Is Your Business Ready To Meet Cloud Identity Access Management Challenges?
Moving businesses to the Cloud is trending because leaders see the profit-driving potential. Now it’s time to improve identity access management cybersecurity.
The Cloud revolution has arrived, and businesses of all sizes and sectors are deriving enhanced benefits from migration. The platform delivers a wealth of cost-effective and real-time productivity benefits that companies in Atlanta, Charlotte, and across the Southeast, cannot pass up. But with any technological innovation, there are security measures that need to be implemented. These rank among the Cloud identity access management cybersecurity risks that 360 Smart Networks has the experience to resolve.
Identity and Access Management Increasingly Complex
Specialists in the IT community often refer to this aspect of Cloud utilization as IAM. In its most basic form, IAM is part of the platform service that manages your designated Cloud users and determines permissible access. Business decision-makers are tasked with setting parameters for team members and key stakeholders concerning the level of access they have to sensitive data and Cloud utilization at large.
Industry insiders sometimes refer to an individual’s identity access level as their “privilege.” Many of the outfits working with the Cloud employ a single sign-on (SSO) form to designate the way privilege is doled out. Although this practice has provided defined benefits, mapping SSO and IAM privileges has become increasingly complicated. That’s mainly because valued employees, decision-makers, and stakeholders have wide-ranging privileges, and many overlap multiple Cloud accounts. Recent studies indicate that more than 80 percent of businesses are engaged in multi-pronged Cloud strategies.
Critical IAM Cybersecurity Risk Factors
According to a 2018 report, nearly two-thirds of IT leaders in the federal government regarding IAM issues as vital to cybersecurity deterrence. When Cloud use is conducted with subpar security policies and protocols, critical data such as Social Security numbers, tax information, bank accounts, and other information considered “high-value” to hackers can be exposed. These rank among the prevalent risk factors businesses must secure to protect their data.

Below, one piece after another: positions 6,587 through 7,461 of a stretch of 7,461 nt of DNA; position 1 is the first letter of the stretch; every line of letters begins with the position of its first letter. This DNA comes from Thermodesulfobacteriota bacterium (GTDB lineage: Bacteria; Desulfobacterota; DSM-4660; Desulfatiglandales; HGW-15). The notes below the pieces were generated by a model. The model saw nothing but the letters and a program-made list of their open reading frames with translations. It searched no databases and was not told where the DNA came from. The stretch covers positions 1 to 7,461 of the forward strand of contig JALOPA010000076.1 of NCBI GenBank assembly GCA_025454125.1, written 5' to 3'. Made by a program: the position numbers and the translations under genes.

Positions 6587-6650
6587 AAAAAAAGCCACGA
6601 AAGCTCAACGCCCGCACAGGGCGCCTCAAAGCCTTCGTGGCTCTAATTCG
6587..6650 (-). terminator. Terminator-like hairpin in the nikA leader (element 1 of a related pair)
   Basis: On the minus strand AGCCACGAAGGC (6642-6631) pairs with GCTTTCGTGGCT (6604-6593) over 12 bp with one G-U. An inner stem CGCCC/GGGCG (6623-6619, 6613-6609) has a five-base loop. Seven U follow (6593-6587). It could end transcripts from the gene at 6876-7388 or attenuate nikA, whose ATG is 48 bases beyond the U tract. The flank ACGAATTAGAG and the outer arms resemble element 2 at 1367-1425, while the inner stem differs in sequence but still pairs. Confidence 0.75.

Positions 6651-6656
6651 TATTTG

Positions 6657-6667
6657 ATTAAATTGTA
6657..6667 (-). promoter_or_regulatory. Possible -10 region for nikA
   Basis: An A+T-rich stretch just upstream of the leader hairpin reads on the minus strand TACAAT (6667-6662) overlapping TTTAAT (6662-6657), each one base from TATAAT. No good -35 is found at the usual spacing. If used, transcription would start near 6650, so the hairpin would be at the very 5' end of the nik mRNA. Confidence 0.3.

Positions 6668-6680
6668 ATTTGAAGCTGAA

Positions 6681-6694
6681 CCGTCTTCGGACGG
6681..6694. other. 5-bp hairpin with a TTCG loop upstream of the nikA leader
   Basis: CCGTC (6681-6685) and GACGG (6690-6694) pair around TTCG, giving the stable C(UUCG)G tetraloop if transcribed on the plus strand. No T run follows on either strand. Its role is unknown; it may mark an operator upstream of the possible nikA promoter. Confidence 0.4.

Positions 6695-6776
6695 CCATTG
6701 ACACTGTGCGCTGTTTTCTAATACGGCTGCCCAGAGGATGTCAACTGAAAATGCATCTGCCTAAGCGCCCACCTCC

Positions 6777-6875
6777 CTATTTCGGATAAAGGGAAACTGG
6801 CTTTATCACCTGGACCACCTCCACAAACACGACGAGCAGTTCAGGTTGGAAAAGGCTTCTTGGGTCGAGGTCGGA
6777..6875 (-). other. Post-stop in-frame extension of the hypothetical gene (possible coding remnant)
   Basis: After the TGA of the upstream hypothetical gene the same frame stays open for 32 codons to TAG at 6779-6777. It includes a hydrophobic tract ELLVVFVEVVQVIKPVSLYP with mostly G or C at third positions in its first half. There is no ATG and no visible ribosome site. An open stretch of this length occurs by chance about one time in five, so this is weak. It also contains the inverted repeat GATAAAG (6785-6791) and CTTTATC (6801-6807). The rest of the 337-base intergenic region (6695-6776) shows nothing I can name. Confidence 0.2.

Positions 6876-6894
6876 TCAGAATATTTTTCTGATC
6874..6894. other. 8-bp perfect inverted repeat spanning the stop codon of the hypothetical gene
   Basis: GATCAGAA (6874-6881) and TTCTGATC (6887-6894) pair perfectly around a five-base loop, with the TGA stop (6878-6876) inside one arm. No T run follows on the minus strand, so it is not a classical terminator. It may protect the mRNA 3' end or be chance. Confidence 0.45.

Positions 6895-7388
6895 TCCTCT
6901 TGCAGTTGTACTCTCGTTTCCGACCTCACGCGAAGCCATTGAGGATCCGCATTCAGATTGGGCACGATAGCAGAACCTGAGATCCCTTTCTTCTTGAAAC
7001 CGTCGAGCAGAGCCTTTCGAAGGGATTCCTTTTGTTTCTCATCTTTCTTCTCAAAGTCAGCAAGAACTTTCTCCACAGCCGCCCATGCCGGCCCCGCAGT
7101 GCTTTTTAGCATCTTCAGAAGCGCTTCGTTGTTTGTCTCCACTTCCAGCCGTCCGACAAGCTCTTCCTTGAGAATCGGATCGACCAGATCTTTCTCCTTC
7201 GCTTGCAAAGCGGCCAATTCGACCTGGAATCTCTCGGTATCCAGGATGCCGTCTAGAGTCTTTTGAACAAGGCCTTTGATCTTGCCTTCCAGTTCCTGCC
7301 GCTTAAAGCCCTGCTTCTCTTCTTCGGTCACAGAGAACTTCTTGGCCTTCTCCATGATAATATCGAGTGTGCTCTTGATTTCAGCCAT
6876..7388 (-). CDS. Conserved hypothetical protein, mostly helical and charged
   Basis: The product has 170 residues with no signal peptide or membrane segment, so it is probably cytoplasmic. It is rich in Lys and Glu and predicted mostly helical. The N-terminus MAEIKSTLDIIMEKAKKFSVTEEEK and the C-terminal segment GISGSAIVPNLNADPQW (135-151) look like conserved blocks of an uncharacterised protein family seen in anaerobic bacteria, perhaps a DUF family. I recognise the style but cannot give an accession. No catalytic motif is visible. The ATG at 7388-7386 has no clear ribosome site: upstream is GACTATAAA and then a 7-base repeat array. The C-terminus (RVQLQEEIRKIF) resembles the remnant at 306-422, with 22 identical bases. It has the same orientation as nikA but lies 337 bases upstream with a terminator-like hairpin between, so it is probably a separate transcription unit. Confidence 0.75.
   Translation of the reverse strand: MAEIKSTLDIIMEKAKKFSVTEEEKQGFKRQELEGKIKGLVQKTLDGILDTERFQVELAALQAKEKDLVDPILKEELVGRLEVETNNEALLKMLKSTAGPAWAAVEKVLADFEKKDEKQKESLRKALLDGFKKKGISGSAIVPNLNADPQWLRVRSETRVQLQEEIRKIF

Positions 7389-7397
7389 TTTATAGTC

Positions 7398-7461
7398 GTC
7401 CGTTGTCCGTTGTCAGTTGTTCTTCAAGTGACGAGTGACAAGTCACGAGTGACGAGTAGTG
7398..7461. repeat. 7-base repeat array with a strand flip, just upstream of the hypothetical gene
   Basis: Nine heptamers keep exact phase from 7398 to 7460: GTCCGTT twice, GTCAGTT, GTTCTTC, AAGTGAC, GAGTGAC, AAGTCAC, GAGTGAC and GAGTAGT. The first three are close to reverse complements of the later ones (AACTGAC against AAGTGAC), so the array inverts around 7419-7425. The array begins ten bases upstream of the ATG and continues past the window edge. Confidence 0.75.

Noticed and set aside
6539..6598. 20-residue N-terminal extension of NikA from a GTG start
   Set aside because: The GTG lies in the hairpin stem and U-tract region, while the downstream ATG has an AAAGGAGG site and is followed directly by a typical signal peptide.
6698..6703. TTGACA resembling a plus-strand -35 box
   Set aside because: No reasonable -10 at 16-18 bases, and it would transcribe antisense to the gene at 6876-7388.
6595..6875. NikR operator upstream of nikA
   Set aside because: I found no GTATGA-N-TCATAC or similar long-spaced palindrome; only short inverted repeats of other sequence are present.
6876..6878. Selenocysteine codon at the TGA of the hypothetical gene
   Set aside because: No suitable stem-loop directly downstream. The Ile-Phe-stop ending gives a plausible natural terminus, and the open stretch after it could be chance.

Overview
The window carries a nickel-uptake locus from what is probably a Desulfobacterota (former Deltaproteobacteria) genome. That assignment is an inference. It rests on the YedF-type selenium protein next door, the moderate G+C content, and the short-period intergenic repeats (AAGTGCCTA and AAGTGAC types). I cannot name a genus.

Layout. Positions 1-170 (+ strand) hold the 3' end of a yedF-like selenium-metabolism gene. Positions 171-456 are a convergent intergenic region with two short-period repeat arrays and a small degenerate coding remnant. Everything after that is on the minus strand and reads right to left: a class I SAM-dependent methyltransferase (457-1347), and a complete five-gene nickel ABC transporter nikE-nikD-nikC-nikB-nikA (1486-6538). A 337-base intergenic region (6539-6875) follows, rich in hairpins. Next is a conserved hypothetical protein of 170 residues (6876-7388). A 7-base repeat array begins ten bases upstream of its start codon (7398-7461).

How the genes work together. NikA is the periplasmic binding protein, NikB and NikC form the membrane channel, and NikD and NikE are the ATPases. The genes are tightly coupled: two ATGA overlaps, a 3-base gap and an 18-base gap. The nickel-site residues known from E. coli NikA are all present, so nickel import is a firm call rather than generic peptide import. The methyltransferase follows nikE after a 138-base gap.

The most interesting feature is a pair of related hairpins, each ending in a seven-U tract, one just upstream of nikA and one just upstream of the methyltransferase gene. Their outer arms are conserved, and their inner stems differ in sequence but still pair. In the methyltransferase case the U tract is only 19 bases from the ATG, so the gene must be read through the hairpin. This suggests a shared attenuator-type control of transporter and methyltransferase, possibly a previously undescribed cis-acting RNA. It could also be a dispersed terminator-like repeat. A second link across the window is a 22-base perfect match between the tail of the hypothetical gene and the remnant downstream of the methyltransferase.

- Access To Personal Information: When privileged Cloud users create social media and networking profiles, they often embed items that can be used to gain access to a Cloud account. Hackers are notorious for leveraging birth dates, phone numbers, email, and other details to target an unsuspecting employee. Phishing schemes and malicious software scams are keys to gaining access to your business’ Cloud portfolio.
- Repetitious Passwords: Cybercriminals see passwords as the keys to the kingdom in terms of breaching a company’s valuable data. When Cloud users repeat passwords across networks and platforms, they grow increasingly vulnerable.
- Multiple Clouds: When a variety of Cloud systems are utilized by a single outfit, determined permissible privilege can become murky. This issue is particularly risky when businesses employ remote workforces are empowered to login and access diverse Cloud platforms.
- Centralization: It’s crucial that an organization has full visibility of its IAM oversight. Yet, it’s not uncommon for multi-Cloud operations to have a decentralized system to control privilege. This stretches cybersecurity thin and decreases effective threat response in the event of a breach.
Although these and other Cloud IAM challenges can pose significant cybersecurity challenges to businesses of all sizes, some measures can be taken to mitigate risk. A well thought out Cloud cybersecurity plan can harden your company’s defenses.
Determined Cloud IAM Cybersecurity
It’s essential for industry leaders to consider IAM protections as an integral part of their cybersecurity strategy. One of the foundational ideas about minimizing risk is to operate under a “least-privileged” policy that works to limit permissions as much as possible. These are other pathways to improved cybersecurity.
- Avoid Root Accounts: Craft individual IAM user accounts and never provide root access to any Cloud user.
- Need To Know Policies: Assign access by individual needs or small groups when necessary. Avoid adding IAM privileges to single users and then expanding them to groups. Always minimize permissions and rights.
- Leverage Cloud Tools: Set the platform protocols to create “least privilege” access to new and existing users. Decision-makers can always circle back and expand privilege.
It’s also crucial to make IAM part of the overall cybersecurity strategy that shields against typical hacker schemes.
Enjoying the profit-driving benefits of the Cloud does not necessarily have to come with unfettered risk. By bringing in a third-party managed IT cybersecurity expert to review best practices, industry leaders can make informed decisions about Cloud IAM cybersecurity. If you are considering migrating to the Cloud or have IAM concerns, contact 360 Smart Networks for a consultation.